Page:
“Certainly, we’ve got to be able to run the ball,” Campbell said on Wednesday. “We’ve got to be able to run the football. It all starts there for us.”

I like Detroit’s chances.

Cowboys pass offense (21st) vs. Lions pass defense (32nd)

I have no idea what to think about the Cowboys pass offense. Cooper Rush did a good enough job not turning the ball over and modestly moving the ball downfield. He only threw two touchdown passes in a game once, but didn’t turn the ball over until last week against the Eagles—when he threw three interceptions.

But we aren’t talking about Rush this week. Dak Prescott is back, and it’s hard to know what to expect out of him. Sometimes when a quarterback is coming off a finger injury, it takes a few weeks to get back into the rhythm of the game and trust the throwing hand. Sometimes, he’ll pick up right where he left off.

Dallas has a decent receiving corps despite losing Amari Cooper this offseason. CeeDee Lamb leads the team in yards, while Noah Brown is in the midst of a breakout season, and Michael Gallup is still dangerous. Still, it feels like this unit is missing a gear right now. Perhaps Prescott can be that catalyst.

Pass protection has been a bit of an issue this year as Dallas has allowed the 10th-highest pressure rate, rank 32nd in pass block win rate, and 20th in PFF pass blocking grade. With Rush, they avoided sacks by getting rid of the ball quickly. They may try to do the same with Prescott, but he tends to hold onto the ball longer.

While I don’t have a lot of confidence in predicting what Dak Prescott will do on Sunday, I have a pretty good feeling on how the Lions pass defense will perform. They are bad. They are bad at everything. Bad at pass rush (32nd in pass rush win rate). Bad in coverage (31st in PFF coverage grade). Bad in the red zone (27th in touchdown percentage). Bad on third down (32nd in conversion rate).

The Lions are claiming they are making more changes out of the bye, and that could give them an “element of surprise” edge on Sunday. They could also be getting up to three guys back on defense that they’ve been missing for several weeks: defensive linemen John Cominsky and Josh Paschal, along with cornerback Jerry Jacobs.

But consider me highly skeptical until I actually see some results.

Player to watch: Aidan Hutchinson. Hutchinson has been the most effective in his young career when Cominsky has been in the game, and, indeed, defensive coordinator Aaron Glenn seemed excited about Hutchinson’s potential this week.

“We’ll get some guys back, Cominsky will be back, Paschal will be ready. Being able to use Aidan in other spots, allowing him to have some freedom to do some things also.”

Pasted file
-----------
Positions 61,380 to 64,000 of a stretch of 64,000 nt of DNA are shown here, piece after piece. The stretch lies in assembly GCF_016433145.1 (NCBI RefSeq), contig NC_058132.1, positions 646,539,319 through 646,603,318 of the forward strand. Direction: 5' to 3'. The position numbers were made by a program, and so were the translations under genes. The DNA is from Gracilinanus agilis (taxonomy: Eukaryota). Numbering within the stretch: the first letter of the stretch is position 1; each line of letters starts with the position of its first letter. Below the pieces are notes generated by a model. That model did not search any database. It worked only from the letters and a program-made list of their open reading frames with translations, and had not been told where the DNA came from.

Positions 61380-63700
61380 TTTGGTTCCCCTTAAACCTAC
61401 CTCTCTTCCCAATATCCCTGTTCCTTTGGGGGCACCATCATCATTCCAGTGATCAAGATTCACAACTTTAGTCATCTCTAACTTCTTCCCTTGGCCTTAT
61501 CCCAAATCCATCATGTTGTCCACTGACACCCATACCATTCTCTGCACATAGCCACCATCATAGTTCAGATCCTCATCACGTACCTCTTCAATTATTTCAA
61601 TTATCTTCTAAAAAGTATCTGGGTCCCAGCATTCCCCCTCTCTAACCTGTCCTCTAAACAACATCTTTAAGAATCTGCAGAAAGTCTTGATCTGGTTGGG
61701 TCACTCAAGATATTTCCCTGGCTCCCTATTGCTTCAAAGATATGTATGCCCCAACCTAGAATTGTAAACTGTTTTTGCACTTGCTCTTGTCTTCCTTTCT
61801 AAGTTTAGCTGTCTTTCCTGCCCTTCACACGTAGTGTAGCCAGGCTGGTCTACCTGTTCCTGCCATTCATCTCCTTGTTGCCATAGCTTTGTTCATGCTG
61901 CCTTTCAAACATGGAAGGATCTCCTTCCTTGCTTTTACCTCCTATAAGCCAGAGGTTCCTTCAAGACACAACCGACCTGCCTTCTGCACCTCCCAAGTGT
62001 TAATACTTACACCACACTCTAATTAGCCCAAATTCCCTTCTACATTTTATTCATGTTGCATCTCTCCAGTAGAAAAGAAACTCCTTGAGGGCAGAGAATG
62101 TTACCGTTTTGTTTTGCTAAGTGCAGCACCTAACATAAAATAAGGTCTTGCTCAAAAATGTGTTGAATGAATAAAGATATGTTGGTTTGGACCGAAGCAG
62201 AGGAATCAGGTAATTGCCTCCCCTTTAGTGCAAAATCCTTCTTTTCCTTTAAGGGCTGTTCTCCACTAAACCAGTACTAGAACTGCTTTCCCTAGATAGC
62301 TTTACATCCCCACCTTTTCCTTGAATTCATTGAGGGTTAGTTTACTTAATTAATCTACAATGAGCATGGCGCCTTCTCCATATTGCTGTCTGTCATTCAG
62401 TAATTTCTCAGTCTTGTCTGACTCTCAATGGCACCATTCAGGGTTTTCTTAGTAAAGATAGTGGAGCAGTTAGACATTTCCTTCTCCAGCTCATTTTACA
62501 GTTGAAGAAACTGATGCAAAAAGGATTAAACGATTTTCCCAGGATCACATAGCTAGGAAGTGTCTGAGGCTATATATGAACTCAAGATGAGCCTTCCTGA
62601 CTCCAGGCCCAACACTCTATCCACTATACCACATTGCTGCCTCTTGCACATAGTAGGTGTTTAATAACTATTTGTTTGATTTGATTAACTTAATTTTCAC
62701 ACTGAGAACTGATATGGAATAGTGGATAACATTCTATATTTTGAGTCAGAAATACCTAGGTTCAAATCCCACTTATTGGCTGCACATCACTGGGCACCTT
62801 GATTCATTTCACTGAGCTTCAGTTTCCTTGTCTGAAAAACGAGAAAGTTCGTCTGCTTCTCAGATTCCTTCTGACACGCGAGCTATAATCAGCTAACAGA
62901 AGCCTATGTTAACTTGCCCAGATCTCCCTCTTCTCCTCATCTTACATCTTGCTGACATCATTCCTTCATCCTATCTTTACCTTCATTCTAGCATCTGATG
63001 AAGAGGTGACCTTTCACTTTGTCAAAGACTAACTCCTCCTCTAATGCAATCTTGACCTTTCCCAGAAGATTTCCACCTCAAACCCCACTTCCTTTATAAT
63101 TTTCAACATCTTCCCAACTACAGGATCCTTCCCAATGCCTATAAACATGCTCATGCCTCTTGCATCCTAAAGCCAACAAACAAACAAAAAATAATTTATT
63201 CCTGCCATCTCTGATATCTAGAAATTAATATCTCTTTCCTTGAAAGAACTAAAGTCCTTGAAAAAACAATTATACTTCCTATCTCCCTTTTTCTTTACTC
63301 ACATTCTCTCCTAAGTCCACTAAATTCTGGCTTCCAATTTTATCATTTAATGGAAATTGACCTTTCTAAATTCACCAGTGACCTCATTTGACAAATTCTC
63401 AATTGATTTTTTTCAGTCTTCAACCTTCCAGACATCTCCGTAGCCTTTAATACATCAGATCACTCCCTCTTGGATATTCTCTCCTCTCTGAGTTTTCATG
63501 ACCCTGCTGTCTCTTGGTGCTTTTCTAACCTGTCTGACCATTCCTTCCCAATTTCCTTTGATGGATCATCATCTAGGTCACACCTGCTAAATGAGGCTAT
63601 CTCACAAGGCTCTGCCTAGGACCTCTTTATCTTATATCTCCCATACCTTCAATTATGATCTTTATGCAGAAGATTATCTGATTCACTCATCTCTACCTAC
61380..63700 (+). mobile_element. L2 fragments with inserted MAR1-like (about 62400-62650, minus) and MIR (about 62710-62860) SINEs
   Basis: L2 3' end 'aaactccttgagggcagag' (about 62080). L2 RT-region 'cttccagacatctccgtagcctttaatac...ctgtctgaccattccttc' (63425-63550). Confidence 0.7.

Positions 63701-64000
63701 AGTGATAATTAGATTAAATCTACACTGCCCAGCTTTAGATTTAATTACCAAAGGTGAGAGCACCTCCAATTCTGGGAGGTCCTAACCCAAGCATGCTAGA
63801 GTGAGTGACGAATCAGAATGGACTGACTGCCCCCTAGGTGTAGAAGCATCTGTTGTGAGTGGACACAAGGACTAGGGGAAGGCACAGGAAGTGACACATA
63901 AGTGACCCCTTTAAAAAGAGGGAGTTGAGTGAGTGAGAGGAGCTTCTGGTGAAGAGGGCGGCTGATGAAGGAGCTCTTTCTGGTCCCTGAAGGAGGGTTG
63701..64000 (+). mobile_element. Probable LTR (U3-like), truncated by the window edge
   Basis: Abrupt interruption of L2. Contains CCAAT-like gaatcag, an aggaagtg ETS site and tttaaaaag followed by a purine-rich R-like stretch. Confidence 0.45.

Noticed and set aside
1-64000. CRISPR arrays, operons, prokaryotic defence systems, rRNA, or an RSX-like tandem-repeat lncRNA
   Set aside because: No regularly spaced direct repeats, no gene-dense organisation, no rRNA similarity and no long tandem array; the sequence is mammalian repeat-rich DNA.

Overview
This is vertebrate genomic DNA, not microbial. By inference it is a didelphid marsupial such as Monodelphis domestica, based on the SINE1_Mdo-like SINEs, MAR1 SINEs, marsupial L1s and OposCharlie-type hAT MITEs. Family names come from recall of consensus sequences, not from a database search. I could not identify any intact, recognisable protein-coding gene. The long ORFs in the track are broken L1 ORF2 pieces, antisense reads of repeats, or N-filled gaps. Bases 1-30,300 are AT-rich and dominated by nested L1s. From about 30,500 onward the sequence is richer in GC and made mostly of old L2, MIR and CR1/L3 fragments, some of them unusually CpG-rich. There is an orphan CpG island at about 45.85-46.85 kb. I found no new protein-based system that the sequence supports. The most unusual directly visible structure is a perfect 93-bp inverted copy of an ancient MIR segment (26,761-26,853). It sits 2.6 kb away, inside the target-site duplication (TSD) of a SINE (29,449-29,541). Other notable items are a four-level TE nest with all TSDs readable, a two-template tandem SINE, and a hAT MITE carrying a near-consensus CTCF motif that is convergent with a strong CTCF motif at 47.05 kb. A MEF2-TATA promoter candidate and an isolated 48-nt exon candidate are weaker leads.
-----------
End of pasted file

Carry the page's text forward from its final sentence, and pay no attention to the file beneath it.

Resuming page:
Advantage: Cowboys +1. Obviously, I have to give Dallas the advantage here with how bad the Lions pass defense has been thus far this year. But with so many unknowns in this matchup—specifically, what changes the Lions have made and how Prescott will look—I can’t give them the advantage with much confidence.

Cowboys run offense (6th) vs. Lions run defense (31st)

The Cowboys rushing attack got off to a slow start, but it has really come on in the past four games. While Ezekiel Elliott remains the main back, Tony Pollard is averaging 5.3 yards per carry—over a yard more than Elliott (4.1). Pollard is fifth in the NFL in yards after contact per rush.

In terms of their offensive line, Dallas ranks ninth in run block win rate, but just 28th in PFF’s run blocking grade.

Though they rank high in DVOA, other stats suggest this is closer to an average unit. They rank 19th in yards per carry (4.3) and 16th in expected points added per rush. Still, they are trending in the right direction.

The Lions are not trending in the right direction. They aren’t trending in any direction. They started really, really bad, and they remain really, really bad at stopping the run. Here are some sad stats:

  • 5.5 yards per carry allowed (30th)
  • 31st in rush defense EPA
  • 10 rushing TDs allowed (31st)
  • 30.7% of rushes earning first downs (32nd)

Player to watch: Malcolm Rodriguez. Detroit’s best chance at winning this matchup, Rodriguez leads the team in run defense PFF grade (69.3) and stops (13).

Advantage: Cowboys +2. I’m not sure the Cowboys rushing attack is very good, but I know the Lions run defense is bad. And because Dallas may want to ease Prescott in, I wouldn’t be surprised if they pound the rock hard in this game. I have little confidence Detroit will stop them.

Last week’s prediction:

The Lions had a bye last week. This is not me avoiding the Patriots game. This is a fact. Moving on.

This week’s prediction:

The Cowboys come out with a modest +3 advantage. However, they do have the advantage in three of four matchups. That said, I don’t think a Lions upset is completely out of the picture. They have a real chance to control the pace of the game with their rushing attack, especially with the return of D’Andre Swift. If the Lions can lean on that, and scatter in a couple of big plays in the passing game, that’s how they win.

The bigger challenge is fixing a very broken defense. Again, the element of surprise out of a bye week could work in Detroit’s favor, but that’s relying on faith right now. This article is all about objective results, so I can’t just blindly believe the Lions defense will be fixed. Lions 17, Cowboys 30.